At first it seemed like a scene all too common in the Middle East. On Nov. 9, suicide bombers walked into three hotels and blew themselves up, killing at least 56 people and injuring about 100 more. Predictably, Al-Qaeda claimed responsibility for the horrific acts. Et cetera.
The location of the attacks and the reaction to them, however, suggest they were not just another unfortunate occurrence in an explosive region, but rather a representation of a possible turning point in the Arab world.
These attacks took place not in Iraq or Syria or any of the particularly volatile Middle Eastern countries, but in Jordan. Many were surprised that this small nation of only six million, which generally manages to keep itself out of the news, was targeted. They shouldn't be. Jordan is a country of moderate Muslims whose king, Abdullah II, has close ties to the United States-both of which are offenses that the jihadists deem punishable by death.
If this attack were like any other, the reaction would be one of blame placed on America's foreign policy. One could just see the isolationists in our own country saying, "See, told you so. This would never have happened if Bush hadn't launched this imperialistic war."
But, we haven't been hearing that because something unusual happened in the hours and days following the tragedy. In the streets of Jordan, angry protestors took to the streets, chanting "Death to Al-Qaeda!" and "Burn in hell, Abu Musab al-Zarqawi!" Many Jordanians were quoted as saying these attacks were an assault on Islam and a warping of religion. Amen.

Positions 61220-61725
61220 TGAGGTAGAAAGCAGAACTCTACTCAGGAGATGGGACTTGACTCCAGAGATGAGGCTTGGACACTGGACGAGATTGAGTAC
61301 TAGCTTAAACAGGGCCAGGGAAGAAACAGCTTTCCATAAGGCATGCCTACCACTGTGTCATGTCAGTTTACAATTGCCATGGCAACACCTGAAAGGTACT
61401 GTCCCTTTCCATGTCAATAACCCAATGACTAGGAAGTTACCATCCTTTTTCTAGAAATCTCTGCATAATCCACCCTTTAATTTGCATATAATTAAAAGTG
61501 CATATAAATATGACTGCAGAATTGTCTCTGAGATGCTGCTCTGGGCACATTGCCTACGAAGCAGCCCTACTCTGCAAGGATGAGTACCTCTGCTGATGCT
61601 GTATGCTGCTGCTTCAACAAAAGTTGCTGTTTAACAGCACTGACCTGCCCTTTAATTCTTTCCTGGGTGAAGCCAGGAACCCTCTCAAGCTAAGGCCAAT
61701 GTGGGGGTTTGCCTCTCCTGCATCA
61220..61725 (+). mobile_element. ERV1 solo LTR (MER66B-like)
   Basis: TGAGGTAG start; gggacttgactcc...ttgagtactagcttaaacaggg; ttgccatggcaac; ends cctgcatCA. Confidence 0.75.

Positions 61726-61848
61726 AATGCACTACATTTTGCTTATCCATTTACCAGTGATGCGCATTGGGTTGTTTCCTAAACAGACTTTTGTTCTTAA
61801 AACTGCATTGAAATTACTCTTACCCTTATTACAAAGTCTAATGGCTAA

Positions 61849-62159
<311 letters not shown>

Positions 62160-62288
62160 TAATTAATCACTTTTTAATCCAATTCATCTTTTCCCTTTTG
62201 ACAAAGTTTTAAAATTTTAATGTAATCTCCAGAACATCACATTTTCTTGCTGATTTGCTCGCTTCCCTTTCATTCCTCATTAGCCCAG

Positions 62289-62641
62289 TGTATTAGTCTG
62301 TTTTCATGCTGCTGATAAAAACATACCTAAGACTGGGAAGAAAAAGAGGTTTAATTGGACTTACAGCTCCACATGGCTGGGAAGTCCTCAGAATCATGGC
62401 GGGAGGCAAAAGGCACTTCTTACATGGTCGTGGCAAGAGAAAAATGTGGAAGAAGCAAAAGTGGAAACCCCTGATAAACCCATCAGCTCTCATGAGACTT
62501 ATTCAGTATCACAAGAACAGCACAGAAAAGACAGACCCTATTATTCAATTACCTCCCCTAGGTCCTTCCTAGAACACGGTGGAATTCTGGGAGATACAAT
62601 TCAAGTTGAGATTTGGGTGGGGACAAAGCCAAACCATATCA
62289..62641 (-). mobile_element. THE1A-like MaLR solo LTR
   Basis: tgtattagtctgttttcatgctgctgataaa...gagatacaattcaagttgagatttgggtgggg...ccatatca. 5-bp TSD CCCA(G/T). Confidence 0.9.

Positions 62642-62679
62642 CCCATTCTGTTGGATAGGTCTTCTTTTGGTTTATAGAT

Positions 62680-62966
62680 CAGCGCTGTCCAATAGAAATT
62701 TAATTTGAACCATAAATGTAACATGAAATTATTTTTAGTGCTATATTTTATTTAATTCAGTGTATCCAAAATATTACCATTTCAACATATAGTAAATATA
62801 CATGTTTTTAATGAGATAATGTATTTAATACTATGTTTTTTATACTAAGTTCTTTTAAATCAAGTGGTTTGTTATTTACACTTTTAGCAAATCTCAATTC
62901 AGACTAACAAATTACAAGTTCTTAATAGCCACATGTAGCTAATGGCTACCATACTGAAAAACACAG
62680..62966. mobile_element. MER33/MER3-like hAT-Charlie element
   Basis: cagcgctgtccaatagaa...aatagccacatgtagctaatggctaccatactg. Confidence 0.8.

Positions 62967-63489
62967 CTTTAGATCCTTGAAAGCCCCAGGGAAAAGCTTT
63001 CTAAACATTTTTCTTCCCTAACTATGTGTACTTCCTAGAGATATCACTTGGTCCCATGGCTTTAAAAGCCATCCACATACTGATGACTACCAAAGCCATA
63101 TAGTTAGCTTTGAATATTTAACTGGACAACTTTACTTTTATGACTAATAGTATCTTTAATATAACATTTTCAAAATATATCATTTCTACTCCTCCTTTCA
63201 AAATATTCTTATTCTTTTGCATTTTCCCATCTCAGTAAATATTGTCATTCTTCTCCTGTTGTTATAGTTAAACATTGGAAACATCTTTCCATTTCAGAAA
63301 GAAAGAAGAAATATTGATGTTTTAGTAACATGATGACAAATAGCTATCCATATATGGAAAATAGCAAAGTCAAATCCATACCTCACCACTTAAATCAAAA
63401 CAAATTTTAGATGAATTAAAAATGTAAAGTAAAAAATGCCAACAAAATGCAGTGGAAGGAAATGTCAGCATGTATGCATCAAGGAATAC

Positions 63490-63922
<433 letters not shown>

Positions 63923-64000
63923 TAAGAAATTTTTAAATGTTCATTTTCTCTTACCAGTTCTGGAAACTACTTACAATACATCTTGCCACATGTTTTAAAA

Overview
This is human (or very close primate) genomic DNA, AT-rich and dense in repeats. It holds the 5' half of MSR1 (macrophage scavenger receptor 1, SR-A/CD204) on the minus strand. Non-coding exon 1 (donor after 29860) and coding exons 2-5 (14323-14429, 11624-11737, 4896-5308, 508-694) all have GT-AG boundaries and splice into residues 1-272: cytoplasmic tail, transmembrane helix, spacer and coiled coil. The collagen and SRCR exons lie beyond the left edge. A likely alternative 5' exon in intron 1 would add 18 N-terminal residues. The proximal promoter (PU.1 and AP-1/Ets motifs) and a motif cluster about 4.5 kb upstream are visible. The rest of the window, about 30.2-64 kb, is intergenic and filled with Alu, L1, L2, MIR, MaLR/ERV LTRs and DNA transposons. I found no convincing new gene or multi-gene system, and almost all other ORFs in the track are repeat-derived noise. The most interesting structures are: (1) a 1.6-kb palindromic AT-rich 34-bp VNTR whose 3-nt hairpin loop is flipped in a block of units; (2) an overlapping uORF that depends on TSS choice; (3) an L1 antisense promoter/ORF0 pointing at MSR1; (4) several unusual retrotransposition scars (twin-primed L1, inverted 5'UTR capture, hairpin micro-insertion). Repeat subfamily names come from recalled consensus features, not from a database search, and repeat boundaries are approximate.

One of the strongest quotes from a Jordanian after the attacks came from King Abdullah II, who said, "We will pursue those criminals and those who are behind them, and we will reach them wherever they are . We will pull them from their holes and bring them to justice."
Pull them from their holes and bring them to justice? I know what you're asking yourself: why is the good king taking a cue on speech from President Bush? No word yet on whether the king was wearing a cowboy hat when he made the comments.
Jordan represents more than just a moderate country and ally to America.
It shows that a nation need not abandon its faith to condemn terrorists, show a commitment to human rights and embrace modernity.
And Jordan is a perfect example of the mindset that is needed throughout the Middle East, from Damascus to Baghdad, in order to change the region for the better. Groups like Al-Qaeda prey on hostility, ignorance and instability.
Therefore, a vast Muslim community united against such fundamentalists is necessary to defeat them.
If they're unpopular, they cannot win. And if they keep blowing up their fellow Muslims, they are not going to be popular much longer.
Many Muslims in the Middle East who wish to worship at the local mosque without the fear of being obliterated feel their faith is being given a bad name by those who reject reason.
Let the West throw our support behind the Jordanians and Iraqis in the name of peace. It's in our interests too.
Patrick Boyle is a sophomore organizational and political communication major and a contributer to The Beacon.